DAVIDHi. Thank you for taking my call. Mine has to do with the deficit commission findings.
DAVIDA brief comment and then a question. The comment is that I think one of the reasons this is riled so many people is that it's striking another third rail, but this third rail isn't Social Security. This third rail is shared sacrifice, and that's actually one of the things I admire about the findings. My question is, I'm surprised in the last couples of days that I haven't seen a contrast with these findings and what the British government is trying to undertake right now regarding their difficulties, and would just like the panel's thoughts on that.
PAGEBoy, we've seen some big demonstrations this week in London against some of the proposals of the British government. Jerry, what's -- are they comparable?
SEIBWell, they are in some ways. And there's a -- there are two more examples if you want to widen the circle. There's France and -- where you had lots of rioting over attempts to cut back in what seemed like fairly marginal ways -- and Greece, where the country is literally broke, which hasn't stopped the unions from going into the streets and saying, can't you -- you can't cut any of our benefits.
SEIBSo, you know, I don't think we're at that point yet. But with the conservative government in Britain is doing things that are actually more draconian than what the deficits commission leaders have proposed here. And they were getting away with it for a while. It's -- when it finally creeped down to student tuition rates, that really set off demonstrations this week. So, you know, there was a period in which the -- I thought the question was, are we France or are we Britain? France, they go out in the streets. And the British have the stiff upper lip, and they just sort stiffen their spine and take it. But nobody stiffens their spine enough to take it without protesting, apparently.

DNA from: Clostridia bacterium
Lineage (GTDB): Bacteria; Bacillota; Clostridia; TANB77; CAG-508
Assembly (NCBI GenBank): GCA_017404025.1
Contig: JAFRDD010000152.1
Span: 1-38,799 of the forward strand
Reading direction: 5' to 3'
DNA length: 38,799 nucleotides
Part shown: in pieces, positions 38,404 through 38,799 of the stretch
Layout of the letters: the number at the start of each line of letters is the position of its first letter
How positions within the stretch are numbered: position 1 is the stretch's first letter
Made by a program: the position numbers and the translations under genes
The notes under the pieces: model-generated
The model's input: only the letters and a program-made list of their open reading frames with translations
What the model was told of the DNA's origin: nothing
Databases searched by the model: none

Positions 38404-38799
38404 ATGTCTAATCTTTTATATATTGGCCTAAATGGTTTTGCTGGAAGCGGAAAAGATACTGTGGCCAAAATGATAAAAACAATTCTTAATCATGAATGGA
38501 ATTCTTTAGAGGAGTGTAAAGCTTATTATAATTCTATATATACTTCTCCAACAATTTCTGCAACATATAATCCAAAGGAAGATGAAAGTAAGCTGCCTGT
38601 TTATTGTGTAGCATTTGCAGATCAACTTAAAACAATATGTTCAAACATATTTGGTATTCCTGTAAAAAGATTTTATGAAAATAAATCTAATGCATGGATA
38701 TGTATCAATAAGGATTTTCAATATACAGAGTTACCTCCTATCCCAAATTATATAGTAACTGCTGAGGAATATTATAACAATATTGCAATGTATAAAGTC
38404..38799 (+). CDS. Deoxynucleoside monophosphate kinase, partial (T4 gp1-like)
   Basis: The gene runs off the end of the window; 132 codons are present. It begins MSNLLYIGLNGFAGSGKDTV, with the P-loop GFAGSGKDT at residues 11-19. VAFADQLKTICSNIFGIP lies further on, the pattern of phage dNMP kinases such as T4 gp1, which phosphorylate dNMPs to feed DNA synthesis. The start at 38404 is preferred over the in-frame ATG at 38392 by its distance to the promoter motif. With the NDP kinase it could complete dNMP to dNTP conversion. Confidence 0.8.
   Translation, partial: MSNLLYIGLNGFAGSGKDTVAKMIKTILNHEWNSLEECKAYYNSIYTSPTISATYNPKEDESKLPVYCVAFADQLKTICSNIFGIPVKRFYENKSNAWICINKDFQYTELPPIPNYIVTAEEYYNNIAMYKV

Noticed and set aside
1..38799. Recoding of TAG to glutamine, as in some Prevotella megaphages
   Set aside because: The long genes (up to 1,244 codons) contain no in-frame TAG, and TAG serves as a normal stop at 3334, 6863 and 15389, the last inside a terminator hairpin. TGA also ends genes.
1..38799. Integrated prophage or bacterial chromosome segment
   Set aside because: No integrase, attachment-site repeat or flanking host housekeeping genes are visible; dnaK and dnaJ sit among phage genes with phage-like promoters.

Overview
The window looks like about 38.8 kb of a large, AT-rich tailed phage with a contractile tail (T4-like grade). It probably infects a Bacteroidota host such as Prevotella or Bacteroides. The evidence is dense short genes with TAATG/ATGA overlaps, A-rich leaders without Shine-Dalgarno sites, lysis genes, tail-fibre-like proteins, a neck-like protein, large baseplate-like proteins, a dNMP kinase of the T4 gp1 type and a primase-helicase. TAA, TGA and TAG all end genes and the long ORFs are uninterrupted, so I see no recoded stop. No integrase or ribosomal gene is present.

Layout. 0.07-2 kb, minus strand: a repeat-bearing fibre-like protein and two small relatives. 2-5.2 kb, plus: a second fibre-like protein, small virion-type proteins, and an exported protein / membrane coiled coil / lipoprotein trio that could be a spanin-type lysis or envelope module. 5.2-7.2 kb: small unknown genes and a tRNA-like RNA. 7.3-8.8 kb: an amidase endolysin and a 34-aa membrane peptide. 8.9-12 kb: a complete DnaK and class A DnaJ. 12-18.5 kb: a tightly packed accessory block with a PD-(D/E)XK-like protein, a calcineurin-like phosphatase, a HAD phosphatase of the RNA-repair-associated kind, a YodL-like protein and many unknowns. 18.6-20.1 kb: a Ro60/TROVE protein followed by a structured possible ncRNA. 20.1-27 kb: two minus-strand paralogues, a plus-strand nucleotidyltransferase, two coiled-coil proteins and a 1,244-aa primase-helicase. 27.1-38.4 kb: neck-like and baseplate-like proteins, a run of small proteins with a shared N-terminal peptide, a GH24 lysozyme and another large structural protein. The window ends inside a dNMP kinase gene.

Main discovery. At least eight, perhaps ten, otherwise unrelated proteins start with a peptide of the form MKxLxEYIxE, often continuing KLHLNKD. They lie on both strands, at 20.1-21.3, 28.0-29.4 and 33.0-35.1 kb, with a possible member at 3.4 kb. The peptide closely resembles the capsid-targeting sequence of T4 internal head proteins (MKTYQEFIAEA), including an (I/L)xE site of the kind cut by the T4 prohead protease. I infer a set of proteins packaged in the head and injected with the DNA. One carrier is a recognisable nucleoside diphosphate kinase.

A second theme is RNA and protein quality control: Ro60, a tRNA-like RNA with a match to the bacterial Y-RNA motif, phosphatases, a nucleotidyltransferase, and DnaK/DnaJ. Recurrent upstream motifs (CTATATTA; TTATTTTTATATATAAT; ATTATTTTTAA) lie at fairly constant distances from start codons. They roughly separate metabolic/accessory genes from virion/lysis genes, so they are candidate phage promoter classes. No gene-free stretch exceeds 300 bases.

PAGEAll right. David, thanks for your call. Let's go to Jed. He's calling us from Miami. Hi, Jed.
JEDHi. Good morning. I wanted to ask your panel whether or not they believe Jeb Bush would be a likely candidate for the Republican chairmanship. He was very instrumental in the Senate race and, probably, the governor's race in Florida.
PAGEAll right. Jed, thanks for your call. Ron Elving.
ELVINGI think Jeb Bush would make an excellent choice for the job if his name where anything but Jeb Bush. I think there's going to be a big problem with bringing back anyone named Bush, either as a presidential candidate or as another symbol of the party like the party chair, which is too bad, because I think Jeb Bush is the most talented politician in that family and probably the most talented administrator. And he probably could do a pretty good job of being the Republican chairman if he could just do it anonymously.
PAGEYou know, George W. Bush has kept pretty much out of the limelight since he left the White House, but his book was published this week. We saw a lot more of him. What kind of reception is he getting, Jeanne?